Dr. Meagan Elinski, assistant professor of chemistry at Hope College, is one of only 19 early-career scientists in astronomy, chemistry or physics nationwide to receive a 2024 Cottrell Scholar Award from Research Corporation for Science Advancement.
Cottrell Scholars are chosen through a rigorous peer-review process of applications from public and private research universities and primarily undergraduate institutions across the United States and Canada. The award includes $120,000 in support of the recipient’s research, which Elinski will use for her investigation of “Chemical-Mechanical Control Over Nanoparticle-Hydrogel Sliding Interfaces.”
“Surface forces, intermolecular interactions, and chemical reactions influence the sliding behavior of surfaces in relative motion,” she said. “Nanoparticles are promising candidates as direct therapeutics and delivery systems for osteoarthritis treatments, primarily via intraarticular injection, but little is known about the impact on sliding behavior for a soft material surface like cartilage that would be encountered in a joint.”
Elinski conducts her research collaboratively with Hope students, who work with her part-time during the school year and full-time for a 10-week program each summer. The research that they pursue through the new grant will build on a growing research theme. In recent work, she noted, “We found that when comparing surface chemistry, concentration, and degree of aggregation, both nanoparticle surface chemistry and nanoparticle solution viscosity modulate the frictional properties of a cartilage-mimicking hydrogel.”
Elinski has been a member of the Hope faculty since 2020. Prior to coming to Hope, she was a post-doctoral fellow at the University of Pennsylvania for two years. A 2013 graduate of Hope, where she majored in chemistry, she completed her doctorate in chemistry at Texas A&M University in 2018.
In the spring of 2020, the Hope College Alumni Association presented her with a “10 Under 10 Award,” which honors alumni who graduated within the past decade and are emerging leaders in their fields. She also received a Postdoctoral Academic Diversity Fellowship from the University of Pennsylvania in 2018, and a Texas A&M U.S. Senator Phil Gramm Doctoral Fellowship for Research and Teaching in 2017.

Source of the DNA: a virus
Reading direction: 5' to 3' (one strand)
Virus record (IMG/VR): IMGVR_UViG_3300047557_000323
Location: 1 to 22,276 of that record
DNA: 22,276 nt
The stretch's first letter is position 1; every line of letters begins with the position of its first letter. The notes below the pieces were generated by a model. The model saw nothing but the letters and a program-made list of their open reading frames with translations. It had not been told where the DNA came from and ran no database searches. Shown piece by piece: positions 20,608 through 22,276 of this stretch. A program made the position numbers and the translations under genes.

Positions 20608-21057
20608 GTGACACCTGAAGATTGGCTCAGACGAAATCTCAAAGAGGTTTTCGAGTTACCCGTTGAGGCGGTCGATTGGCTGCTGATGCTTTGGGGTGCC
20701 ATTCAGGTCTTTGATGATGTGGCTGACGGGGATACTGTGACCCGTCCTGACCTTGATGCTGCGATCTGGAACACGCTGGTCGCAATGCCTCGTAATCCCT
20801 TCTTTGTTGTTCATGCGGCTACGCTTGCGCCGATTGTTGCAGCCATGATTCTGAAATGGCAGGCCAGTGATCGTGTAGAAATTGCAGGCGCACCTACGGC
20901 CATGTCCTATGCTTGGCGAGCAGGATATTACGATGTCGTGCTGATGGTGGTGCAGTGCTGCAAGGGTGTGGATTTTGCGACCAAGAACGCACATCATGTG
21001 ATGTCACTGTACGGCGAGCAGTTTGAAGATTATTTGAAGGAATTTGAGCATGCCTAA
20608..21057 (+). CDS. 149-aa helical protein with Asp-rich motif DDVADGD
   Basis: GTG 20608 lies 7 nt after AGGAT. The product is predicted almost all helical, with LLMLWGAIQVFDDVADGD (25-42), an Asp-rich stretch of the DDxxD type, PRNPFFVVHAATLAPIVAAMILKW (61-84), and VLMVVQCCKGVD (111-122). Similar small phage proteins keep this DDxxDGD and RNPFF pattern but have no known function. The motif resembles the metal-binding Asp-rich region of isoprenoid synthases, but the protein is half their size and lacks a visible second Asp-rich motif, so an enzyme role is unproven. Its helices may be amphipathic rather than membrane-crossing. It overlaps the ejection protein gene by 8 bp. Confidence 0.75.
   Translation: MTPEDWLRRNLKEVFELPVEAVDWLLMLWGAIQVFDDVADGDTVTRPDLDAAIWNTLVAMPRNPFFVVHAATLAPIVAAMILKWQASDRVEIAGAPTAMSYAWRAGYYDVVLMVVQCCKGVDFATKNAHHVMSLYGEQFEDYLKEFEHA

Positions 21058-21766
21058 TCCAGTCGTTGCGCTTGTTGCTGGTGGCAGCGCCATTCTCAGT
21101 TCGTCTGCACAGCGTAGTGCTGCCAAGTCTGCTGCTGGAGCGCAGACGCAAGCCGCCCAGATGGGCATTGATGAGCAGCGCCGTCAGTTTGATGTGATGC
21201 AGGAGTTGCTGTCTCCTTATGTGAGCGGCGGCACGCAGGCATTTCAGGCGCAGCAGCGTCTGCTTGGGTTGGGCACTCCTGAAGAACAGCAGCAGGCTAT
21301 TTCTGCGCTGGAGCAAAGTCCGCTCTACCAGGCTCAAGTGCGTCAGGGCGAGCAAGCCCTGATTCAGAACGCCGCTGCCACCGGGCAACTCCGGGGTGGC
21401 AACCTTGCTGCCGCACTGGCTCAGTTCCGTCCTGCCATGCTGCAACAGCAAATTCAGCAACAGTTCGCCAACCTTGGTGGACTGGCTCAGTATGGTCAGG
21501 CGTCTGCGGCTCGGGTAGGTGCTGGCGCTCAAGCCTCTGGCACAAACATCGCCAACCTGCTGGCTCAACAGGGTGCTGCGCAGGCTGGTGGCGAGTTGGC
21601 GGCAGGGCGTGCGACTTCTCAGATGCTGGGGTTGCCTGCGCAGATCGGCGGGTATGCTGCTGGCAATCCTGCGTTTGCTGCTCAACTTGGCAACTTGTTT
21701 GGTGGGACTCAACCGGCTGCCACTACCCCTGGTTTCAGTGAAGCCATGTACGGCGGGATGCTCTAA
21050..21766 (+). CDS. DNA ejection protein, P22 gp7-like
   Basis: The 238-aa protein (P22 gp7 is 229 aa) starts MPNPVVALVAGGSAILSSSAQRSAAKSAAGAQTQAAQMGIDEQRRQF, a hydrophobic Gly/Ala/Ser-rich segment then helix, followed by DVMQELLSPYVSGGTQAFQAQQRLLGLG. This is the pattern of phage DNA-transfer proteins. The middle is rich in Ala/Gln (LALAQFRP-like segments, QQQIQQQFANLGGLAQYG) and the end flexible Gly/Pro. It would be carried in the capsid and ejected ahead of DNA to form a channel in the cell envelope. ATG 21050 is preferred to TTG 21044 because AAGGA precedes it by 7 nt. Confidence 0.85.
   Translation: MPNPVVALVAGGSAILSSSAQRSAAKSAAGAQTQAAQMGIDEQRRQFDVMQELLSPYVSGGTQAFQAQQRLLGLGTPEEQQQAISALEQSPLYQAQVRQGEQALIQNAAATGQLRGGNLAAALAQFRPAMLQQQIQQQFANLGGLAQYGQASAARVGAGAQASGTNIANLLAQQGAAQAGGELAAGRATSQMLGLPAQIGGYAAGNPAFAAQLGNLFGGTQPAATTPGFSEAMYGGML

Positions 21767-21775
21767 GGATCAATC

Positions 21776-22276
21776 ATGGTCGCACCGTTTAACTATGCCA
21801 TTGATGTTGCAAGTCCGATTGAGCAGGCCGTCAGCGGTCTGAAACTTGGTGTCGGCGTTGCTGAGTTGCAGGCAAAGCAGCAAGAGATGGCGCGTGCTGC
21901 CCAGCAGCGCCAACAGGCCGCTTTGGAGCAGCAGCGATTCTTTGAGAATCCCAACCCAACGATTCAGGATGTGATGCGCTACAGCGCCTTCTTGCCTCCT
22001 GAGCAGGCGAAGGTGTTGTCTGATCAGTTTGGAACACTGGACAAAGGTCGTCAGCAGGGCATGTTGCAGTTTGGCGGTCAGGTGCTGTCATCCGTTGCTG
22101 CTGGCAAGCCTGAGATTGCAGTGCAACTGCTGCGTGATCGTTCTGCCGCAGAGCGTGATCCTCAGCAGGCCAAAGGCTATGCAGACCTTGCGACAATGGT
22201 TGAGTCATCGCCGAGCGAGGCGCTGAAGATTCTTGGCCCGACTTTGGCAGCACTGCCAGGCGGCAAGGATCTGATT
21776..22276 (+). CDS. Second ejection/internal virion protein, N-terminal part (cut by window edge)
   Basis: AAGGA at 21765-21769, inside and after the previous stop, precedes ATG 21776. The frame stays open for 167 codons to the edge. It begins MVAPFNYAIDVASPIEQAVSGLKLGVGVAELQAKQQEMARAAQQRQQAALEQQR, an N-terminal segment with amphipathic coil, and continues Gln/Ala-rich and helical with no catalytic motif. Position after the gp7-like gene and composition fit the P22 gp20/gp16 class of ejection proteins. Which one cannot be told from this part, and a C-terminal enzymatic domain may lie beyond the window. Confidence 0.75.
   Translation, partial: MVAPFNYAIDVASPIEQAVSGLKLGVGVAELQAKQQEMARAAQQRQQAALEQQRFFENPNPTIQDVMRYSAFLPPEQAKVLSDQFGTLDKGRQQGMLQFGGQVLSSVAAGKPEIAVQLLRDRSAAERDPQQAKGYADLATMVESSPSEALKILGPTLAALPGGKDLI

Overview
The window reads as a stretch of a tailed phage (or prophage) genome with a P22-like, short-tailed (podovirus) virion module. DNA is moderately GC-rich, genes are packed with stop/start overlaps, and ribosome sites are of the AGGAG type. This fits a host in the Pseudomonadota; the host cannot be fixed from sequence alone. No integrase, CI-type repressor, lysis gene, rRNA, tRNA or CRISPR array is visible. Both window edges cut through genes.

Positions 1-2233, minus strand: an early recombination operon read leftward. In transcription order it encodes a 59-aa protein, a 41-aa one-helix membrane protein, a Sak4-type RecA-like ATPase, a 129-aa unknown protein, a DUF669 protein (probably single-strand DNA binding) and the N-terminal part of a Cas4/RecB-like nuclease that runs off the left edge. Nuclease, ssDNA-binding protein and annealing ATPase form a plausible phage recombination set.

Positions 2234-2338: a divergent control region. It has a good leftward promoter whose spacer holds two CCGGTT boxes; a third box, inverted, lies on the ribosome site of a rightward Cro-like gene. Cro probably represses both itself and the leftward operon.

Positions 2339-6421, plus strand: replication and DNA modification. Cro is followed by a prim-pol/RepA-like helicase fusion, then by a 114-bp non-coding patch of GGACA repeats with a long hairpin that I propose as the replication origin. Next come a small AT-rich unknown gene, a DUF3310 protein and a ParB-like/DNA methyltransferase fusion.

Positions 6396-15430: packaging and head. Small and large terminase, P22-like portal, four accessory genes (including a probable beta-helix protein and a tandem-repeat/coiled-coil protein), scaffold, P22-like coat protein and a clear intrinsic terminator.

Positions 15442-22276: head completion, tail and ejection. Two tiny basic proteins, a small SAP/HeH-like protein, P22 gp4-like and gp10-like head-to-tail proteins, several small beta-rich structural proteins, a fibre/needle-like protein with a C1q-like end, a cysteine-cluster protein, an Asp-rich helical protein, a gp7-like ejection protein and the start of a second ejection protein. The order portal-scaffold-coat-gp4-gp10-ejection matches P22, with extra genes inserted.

Research Corporation for Science Advancement, America's first foundation dedicated wholly to science, is a private foundation that funds basic research in the physical sciences (astronomy, chemistry, physics, and related fields) at colleges and universities in the United States and Canada. It creates and supports inclusive communities of early career researchers through two core programs -- the Cottrell Scholar Program and Scialog -- as well as its newly launched RCSA Fellows initiative.
The Cottrell Scholar Awards are named for educator, inventor, and science visionary Frederick Gardner Cottrell, who founded Research Corporation for Science Advancement in 1912. Since the first class in 1994, the Cottrell Scholar community has become an active, multigenerational and multidisciplinary force comprising more than 500 awardees from a wide variety of colleges and universities across the United States and Canada. The previous recipients include two current members of the Hope chemistry faculty: Dr. Jason Gillmore, selected in 2006; and Dr. Jeffrey Johnson, selected in 2008.
As their careers advance, Cottrell Scholars become eligible to compete for several additional levels of funding through the Cottrell Plus Awards. Scholars meet each July at the annual Cottrell Scholar Conference to network, exchange ideas, and develop collaborative projects with potential national impact. This year’s event is scheduled for July 17-19 in Tucson, Arizona.